House Unity Lunch

In the fall of 2001, Trinity High School became the only school in the region to offer a House System. Common in European schools, the system “places students into smaller communities to increase opportunities for student leadership and adult mentoring,” said Dr. Dan Zoeller, Trinity’s Principal.

Since its inception, students are building even closer relationships and experiencing a deeper sense of belonging. There are 10 Houses of approximately 120 students (freshmen through seniors) who remain in the same House for their full four years. Throughout the year, Houses compete in a variety of contests and competitions to encourage unity and pride. Each House has its own motto, mascot, colors, banner and student-designed T-shirt. The House System also encompasses student government at Trinity. There are nine student representatives for each House – three seniors, and two each from the junior, sophomore and freshman classes. Together, they form a vibrant and responsive student government comprising 90 students who are elected by peers to serve each year.

Part of this mission to build relationships and experience a deeper sense of belonging is to continually find new ways to achieve these goals. One of these ways is a House Unity Lunch. The lunch, created by Mr. Chad Waggoner and Trinity’s Student Government, came about as a response to a “challenge” issued by principal Zoeller. According to Waggoner, “Dr. Zoeller challenged the student government to build community during the school day. Student government responded by proposing a House Lunch Day once a semester in which Houses will have their own lunch tables and a chance for fellowship while breaking bread together.”

Senior Zach Watkins, part of the group of students who developed the idea of House Lunch Day, echoed Waggoner’s hopes of relationship building. “I see this event as a reflection of the main goal of the House System: community building,” Watkins said. “We hope this event will encourage students to branch out and meet new people within their house.”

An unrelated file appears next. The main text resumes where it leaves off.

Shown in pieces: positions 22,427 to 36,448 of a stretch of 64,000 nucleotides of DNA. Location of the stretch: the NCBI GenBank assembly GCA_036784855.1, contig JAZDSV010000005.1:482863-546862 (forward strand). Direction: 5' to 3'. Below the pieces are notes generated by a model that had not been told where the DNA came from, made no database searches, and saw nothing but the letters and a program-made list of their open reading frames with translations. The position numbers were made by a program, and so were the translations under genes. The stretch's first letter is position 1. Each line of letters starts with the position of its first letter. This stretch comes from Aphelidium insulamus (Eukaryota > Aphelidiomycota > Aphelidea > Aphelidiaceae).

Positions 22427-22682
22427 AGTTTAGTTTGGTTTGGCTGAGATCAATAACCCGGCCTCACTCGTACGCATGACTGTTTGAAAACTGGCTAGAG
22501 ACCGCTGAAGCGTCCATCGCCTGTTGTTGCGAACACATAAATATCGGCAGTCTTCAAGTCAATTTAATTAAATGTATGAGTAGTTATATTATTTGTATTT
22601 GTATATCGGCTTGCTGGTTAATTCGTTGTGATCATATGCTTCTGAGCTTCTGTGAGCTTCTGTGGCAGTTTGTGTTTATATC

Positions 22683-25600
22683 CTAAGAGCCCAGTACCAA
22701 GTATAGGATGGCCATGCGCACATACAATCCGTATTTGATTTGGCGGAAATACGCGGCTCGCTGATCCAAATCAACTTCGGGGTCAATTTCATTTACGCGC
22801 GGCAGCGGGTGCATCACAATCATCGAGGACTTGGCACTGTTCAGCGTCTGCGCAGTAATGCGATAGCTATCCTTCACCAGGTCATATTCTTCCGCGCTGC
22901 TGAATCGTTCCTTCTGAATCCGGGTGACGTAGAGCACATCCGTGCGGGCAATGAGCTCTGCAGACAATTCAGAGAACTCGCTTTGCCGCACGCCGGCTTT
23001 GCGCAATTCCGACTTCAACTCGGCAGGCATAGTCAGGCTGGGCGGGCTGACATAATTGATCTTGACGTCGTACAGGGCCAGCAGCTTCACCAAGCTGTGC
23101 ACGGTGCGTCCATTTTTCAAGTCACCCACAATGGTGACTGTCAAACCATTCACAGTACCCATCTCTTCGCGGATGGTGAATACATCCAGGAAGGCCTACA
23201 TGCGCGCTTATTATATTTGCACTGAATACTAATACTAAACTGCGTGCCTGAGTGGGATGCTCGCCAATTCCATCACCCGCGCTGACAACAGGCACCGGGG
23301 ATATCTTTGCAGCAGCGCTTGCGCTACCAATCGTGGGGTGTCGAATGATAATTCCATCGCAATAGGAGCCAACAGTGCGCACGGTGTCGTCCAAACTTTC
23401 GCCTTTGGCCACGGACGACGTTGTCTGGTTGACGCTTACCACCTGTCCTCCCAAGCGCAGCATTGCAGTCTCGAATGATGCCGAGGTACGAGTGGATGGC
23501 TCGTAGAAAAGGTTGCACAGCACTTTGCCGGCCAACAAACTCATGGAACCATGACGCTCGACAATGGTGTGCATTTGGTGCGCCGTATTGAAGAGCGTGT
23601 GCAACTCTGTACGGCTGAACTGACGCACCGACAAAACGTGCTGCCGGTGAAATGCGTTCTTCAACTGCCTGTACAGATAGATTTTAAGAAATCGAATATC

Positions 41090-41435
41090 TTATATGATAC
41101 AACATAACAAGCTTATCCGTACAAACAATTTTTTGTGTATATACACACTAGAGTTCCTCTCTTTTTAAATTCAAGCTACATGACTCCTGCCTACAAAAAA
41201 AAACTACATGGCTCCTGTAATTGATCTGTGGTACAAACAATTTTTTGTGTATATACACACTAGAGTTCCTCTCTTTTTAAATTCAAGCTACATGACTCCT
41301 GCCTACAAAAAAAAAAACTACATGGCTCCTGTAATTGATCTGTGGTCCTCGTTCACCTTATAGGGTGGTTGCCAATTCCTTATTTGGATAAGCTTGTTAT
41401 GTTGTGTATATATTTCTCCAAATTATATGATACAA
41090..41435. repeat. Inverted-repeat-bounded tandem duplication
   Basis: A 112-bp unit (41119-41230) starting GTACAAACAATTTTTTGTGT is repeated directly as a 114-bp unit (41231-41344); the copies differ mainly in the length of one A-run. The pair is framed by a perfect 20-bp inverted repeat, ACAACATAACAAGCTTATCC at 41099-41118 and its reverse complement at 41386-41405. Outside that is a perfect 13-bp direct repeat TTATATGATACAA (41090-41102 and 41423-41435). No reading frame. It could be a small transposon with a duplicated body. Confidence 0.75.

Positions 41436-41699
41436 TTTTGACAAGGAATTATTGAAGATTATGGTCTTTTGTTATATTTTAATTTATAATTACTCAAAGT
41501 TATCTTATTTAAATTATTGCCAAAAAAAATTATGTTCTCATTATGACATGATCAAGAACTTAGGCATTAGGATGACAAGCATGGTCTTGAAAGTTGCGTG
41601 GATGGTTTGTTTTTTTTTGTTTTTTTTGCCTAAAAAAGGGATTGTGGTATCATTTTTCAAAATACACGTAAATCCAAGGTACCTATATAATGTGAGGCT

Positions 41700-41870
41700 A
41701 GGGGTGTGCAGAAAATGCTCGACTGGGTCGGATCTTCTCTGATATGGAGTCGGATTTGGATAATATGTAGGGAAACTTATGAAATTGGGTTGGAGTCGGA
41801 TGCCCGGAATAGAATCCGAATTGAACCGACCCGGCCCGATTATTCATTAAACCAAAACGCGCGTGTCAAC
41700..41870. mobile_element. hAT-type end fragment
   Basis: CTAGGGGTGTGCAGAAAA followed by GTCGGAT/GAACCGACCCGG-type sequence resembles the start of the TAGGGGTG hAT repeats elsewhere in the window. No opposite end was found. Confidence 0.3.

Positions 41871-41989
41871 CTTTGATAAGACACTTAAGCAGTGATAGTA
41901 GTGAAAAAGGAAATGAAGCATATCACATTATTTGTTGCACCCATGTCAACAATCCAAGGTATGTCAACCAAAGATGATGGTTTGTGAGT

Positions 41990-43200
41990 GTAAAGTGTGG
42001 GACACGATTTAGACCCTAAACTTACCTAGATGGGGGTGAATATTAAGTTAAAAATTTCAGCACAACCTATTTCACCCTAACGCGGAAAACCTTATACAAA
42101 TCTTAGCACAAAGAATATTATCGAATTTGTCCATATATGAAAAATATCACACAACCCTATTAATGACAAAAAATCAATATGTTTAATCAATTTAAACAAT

“Our goals for this event are for our students to get to know each other better and to build new relationships within our Houses,” said Waggoner. “We are also encouraging faculty to take part in this. We believe this will strengthen and build community in our classrooms as teachers will have a chance to get to know their students better. Meanwhile, classmates will have a chance to make new friends when they meet classmates who they have not shared a class with or been together as part of a team or club.”

In keeping with the holiday spirit, Waggoner hopes that this becomes an annual tradition. “The goal is to have this once a semester around a holiday. During the fall, we wanted to be thankful for our sense of family, thus it is just before Thanksgiving. The spring event will be held around Easter.” He also hopes to continue to build the event, incorporating games and prizes in the future. “We’re hoping to have games being played in future House Lunch Days. Once we see how it works in getting folks to their respective tables with food, the plan will be for each House to compete against each other in friendly, minute-to-win-it style games.”

Senior RiLee Waggoner, another member of the Student Government who helped come up with the idea, thinks this will be another way students can find a sense of belonging. “I think something we hope to come out of this is new friendships. We hope that kids will form stronger bonds with each other. I have always been a big believer in the fact that the more involved you are at Trinity, the better it will be for you. We figured this was a great opportunity for those students wanting to get involved to find new and unique ways to get involved through their peers!”

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